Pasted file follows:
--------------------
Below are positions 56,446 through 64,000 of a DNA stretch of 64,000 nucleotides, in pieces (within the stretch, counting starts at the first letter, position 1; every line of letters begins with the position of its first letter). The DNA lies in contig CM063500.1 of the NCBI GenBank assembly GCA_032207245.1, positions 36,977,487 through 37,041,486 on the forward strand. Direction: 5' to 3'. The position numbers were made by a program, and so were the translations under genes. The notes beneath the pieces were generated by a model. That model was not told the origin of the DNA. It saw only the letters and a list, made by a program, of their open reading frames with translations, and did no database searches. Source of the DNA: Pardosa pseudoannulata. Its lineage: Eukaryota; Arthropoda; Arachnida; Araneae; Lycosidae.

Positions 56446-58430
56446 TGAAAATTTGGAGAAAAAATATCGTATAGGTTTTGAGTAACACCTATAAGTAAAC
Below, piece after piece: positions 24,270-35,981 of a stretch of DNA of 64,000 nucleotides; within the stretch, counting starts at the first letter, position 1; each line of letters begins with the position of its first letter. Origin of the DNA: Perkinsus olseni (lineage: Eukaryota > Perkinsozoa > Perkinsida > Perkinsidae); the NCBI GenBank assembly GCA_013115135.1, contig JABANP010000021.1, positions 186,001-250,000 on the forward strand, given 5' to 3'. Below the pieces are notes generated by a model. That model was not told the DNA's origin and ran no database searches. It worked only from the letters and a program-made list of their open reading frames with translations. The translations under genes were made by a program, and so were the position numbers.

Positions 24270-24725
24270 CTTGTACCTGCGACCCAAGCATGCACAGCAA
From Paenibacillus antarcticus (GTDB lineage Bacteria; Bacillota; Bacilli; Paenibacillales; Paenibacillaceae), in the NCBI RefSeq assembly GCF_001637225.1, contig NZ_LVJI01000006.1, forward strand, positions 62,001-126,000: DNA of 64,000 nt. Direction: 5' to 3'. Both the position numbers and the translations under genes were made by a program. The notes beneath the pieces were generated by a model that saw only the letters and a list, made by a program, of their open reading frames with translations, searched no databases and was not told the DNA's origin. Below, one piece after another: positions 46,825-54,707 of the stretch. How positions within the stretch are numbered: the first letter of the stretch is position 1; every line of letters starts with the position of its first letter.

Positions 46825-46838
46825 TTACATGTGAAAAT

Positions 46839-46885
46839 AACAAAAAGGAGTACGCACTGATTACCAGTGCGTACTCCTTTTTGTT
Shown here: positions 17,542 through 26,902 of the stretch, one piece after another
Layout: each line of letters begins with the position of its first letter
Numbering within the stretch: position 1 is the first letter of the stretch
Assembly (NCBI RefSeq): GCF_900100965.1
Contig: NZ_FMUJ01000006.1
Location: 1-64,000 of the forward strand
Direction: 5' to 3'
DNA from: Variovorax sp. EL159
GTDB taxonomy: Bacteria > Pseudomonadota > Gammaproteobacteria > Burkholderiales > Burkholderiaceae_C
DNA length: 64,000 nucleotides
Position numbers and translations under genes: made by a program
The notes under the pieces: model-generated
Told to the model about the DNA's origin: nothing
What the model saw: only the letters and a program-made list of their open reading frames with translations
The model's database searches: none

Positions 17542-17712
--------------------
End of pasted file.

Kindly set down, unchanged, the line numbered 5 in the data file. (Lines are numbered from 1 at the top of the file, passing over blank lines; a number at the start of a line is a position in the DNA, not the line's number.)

Positions 24270-24725